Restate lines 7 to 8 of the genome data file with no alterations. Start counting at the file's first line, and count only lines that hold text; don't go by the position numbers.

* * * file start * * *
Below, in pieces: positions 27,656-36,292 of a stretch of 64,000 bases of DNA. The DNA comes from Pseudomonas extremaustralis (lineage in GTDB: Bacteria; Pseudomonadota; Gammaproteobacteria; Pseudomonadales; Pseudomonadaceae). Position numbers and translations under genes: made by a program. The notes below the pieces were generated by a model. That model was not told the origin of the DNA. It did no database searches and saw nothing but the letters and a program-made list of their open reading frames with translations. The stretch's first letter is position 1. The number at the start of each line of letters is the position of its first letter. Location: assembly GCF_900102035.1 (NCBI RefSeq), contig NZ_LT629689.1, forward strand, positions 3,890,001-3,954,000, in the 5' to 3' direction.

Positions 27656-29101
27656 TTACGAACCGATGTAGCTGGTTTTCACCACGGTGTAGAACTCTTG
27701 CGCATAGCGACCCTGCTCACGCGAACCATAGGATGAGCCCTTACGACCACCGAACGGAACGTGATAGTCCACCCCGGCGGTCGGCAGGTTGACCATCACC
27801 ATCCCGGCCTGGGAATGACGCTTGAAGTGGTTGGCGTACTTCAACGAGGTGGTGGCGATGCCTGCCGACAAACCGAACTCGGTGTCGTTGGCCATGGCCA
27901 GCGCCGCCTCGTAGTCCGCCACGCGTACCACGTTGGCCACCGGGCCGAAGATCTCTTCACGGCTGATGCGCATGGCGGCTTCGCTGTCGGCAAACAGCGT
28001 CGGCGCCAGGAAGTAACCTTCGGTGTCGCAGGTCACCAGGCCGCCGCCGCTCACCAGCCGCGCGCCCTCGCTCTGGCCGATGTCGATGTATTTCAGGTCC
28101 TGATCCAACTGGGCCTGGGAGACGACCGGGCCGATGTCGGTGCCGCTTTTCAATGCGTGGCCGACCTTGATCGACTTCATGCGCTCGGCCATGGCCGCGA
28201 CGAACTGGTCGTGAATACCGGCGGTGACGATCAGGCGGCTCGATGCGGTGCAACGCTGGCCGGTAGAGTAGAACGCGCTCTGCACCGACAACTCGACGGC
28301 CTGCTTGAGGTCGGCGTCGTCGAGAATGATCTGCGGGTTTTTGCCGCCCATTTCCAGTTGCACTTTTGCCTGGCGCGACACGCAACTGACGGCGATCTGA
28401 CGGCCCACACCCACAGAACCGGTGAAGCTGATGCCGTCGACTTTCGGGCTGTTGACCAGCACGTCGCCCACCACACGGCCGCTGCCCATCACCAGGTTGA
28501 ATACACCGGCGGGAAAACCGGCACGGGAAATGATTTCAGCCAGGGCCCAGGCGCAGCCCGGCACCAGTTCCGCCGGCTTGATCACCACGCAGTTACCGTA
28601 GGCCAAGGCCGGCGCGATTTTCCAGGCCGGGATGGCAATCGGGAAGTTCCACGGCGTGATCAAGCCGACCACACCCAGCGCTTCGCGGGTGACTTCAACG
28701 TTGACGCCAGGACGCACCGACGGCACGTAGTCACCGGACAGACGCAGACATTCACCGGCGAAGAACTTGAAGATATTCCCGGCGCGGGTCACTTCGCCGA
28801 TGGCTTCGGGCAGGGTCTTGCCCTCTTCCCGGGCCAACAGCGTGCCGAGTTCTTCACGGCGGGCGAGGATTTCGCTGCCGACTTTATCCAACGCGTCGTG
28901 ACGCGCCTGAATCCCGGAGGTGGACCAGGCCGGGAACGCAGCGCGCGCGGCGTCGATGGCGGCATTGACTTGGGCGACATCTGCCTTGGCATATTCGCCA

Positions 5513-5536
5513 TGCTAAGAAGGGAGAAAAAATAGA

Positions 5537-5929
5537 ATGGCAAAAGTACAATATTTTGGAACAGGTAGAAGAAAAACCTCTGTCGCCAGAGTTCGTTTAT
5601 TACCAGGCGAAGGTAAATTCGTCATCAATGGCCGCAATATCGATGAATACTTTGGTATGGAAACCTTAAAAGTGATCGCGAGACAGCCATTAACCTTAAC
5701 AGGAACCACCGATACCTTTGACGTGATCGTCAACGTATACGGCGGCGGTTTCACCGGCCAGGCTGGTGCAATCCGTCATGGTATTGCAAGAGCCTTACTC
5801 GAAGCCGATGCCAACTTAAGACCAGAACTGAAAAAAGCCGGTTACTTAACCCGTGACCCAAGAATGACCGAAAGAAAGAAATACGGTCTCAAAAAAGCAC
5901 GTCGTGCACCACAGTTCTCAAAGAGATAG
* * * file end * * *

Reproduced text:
28001 CGGCGCCAGGAAGTAACCTTCGGTGTCGCAGGTCACCAGGCCGCCGCCGCTCACCAGCCGCGCGCCCTCGCTCTGGCCGATGTCGATGTATTTCAGGTCC
28101 TGATCCAACTGGGCCTGGGAGACGACCGGGCCGATGTCGGTGCCGCTTTTCAATGCGTGGCCGACCTTGATCGACTTCATGCGCTCGGCCATGGCCGCGA